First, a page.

World Autism Awareness

World Autism Awareness. April is the month for Autism Awareness. Autism Speaks is an organization who focuses on sharing stories and providing opportunities to increase understanding and acceptance of people with autism, fostering worldwide support. Every April Autism Speaks celebrates World Autism Month, beginning with United Nations-sanctioned World Autism Awareness Day on April 2.

World Autism Awareness

As a certified neurodiverse couples counselor, I tell my clients, “we’re all on the spectrum to some degree.” When working with couples where one or both are on that spectrum, neurology matters. What are the odds of being on the spectrum? In 2021, the CDC reported that approximately 1 in 44 children in the U.S. is diagnosed with an autism spectrum disorder (ASD), according to 2018 data. Boys are four times more likely to be diagnosed with autism than girls.
These children will grow up needing tools to become more effective communicators. Being able to initiate conversation, share thoughts and feelings, and assertive enough to ask for what they need is crucial to being in any relationship. Being more relational and less transactional makes for the intimacy required to distinguish between romantic partners and roommates.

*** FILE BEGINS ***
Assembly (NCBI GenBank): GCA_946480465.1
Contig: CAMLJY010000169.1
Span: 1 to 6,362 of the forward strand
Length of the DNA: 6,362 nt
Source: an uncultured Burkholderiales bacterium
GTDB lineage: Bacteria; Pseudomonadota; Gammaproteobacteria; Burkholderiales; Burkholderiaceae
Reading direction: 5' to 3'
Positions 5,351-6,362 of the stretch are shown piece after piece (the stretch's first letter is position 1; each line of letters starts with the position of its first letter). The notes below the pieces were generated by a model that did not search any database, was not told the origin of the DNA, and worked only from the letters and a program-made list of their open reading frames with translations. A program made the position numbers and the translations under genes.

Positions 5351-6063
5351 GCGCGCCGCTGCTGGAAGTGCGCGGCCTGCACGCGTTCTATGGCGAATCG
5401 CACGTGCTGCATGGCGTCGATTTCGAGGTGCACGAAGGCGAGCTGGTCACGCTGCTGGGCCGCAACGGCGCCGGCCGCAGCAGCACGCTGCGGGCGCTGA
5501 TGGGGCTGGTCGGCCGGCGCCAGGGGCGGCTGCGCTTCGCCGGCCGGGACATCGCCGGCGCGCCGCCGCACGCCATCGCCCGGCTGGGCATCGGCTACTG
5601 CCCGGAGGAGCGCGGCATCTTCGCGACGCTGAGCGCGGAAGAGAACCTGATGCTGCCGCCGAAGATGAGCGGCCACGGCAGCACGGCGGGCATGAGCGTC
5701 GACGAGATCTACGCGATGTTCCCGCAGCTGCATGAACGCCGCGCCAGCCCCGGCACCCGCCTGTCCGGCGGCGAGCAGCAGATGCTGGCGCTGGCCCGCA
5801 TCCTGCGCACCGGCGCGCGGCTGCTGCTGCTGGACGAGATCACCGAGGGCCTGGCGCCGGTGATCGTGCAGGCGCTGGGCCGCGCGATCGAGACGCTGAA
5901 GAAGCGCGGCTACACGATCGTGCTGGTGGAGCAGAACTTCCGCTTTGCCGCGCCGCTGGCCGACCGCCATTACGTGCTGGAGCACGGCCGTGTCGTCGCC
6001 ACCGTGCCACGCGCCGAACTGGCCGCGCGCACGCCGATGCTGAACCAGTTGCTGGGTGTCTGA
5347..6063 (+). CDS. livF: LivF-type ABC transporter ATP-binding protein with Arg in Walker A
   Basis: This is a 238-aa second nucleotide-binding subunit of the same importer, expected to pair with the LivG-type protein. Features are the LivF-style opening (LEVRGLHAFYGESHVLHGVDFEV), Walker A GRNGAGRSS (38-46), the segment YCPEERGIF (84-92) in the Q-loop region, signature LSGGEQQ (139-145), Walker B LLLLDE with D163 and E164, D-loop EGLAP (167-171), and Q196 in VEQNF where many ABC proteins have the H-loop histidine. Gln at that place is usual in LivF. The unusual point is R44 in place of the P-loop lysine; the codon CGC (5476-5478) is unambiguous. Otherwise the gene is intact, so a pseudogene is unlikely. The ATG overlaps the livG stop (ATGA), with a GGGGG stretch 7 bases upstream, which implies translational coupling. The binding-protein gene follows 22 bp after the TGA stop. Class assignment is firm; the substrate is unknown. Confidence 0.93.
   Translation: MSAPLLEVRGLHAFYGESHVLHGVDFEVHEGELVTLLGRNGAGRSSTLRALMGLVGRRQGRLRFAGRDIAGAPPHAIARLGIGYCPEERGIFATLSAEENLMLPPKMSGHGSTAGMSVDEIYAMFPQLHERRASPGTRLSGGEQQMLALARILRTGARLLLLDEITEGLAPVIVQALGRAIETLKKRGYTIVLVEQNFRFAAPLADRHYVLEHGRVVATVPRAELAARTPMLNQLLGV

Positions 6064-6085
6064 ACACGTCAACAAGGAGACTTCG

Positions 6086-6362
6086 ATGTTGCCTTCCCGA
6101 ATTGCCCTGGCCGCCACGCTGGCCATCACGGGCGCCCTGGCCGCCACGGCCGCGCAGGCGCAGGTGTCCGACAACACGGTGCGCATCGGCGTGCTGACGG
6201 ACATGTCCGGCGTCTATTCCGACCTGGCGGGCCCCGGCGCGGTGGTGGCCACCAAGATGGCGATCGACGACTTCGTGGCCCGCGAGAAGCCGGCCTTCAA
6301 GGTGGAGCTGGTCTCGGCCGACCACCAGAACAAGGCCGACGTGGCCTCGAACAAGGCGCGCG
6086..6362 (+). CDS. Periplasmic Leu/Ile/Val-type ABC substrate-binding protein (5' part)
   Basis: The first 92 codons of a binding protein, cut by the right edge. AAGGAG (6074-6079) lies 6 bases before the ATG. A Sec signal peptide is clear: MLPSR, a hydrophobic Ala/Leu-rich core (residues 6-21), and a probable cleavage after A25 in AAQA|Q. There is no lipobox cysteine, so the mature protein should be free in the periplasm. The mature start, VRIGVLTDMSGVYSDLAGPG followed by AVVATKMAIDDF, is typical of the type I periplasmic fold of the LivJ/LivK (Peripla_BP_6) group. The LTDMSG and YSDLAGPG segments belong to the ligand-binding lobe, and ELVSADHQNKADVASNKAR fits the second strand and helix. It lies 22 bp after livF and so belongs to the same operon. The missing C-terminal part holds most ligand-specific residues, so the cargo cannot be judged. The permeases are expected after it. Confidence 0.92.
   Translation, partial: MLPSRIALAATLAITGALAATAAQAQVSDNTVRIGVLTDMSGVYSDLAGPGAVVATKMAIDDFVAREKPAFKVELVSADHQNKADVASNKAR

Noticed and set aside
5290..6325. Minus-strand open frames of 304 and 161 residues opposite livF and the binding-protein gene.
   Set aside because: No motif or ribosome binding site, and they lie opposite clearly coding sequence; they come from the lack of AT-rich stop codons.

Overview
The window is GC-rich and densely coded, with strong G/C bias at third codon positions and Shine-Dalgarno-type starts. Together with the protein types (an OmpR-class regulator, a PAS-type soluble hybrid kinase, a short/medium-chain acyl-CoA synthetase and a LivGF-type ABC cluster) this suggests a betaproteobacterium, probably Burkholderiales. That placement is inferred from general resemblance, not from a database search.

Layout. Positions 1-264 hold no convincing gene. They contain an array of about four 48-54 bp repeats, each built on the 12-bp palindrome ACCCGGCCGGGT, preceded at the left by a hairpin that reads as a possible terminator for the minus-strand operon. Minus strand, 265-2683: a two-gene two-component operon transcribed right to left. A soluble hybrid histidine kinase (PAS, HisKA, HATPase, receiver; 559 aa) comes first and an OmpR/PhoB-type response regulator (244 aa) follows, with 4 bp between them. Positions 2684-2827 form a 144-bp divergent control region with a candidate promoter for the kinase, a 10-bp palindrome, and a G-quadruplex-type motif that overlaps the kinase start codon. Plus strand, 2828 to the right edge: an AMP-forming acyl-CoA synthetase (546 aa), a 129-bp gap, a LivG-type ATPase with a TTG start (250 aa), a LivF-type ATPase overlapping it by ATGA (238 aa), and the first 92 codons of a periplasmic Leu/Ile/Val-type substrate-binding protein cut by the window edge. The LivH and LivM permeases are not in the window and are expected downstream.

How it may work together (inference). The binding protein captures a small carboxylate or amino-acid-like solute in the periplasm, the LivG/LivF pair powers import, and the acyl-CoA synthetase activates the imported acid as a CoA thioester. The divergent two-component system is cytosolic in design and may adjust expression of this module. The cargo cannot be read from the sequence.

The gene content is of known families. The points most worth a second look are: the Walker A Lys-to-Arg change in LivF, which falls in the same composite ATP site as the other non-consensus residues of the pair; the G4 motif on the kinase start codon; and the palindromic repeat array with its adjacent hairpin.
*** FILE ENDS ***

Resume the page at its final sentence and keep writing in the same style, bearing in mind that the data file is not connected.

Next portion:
As a neurodiverse couples coach, I am often asked if getting a diagnosis is important. It’s not that important for adults to get a formal diagnosis. Minors tend to receive one as it supports their need for community resources. Working with adults I don’t place labels on anyone who may be on the spectrum, rather, I help both partners acquire tools to become more relational rather than transactional.

Being on the spectrum is a challenge to the ASD individual, as well as their families. It takes a lot of love and effort to get the help needed so all can enjoy what life has to offer. Differences can make some people feel uncomfortable. These people can act out their prejudices, fear, ignorance, etc.

Autism has been receiving more attention than the last couple of decades. Understanding and being curious about ASD beats being judgmental and critical. Learn how to talk to someone on the spectrum. Neurotypicals and ASD individuals speak different languages. These differences don’t make one or the other any better. Just different. I grew up with the notion that different was bad or wrong. No, it’s just different. As soon as we understand and respect other’s differences and their perspectives can we live in a world that is more embracing of the diversity that is our reality.

My husband has Asperger’s so I can relate to what neurodiverse couples go through. Surviving an Asperger Marriage is possible. Learning each others’ love language is a start to establishing that intimacy. For information about my services and fee please text me your email address at (858) 735-1139.

 

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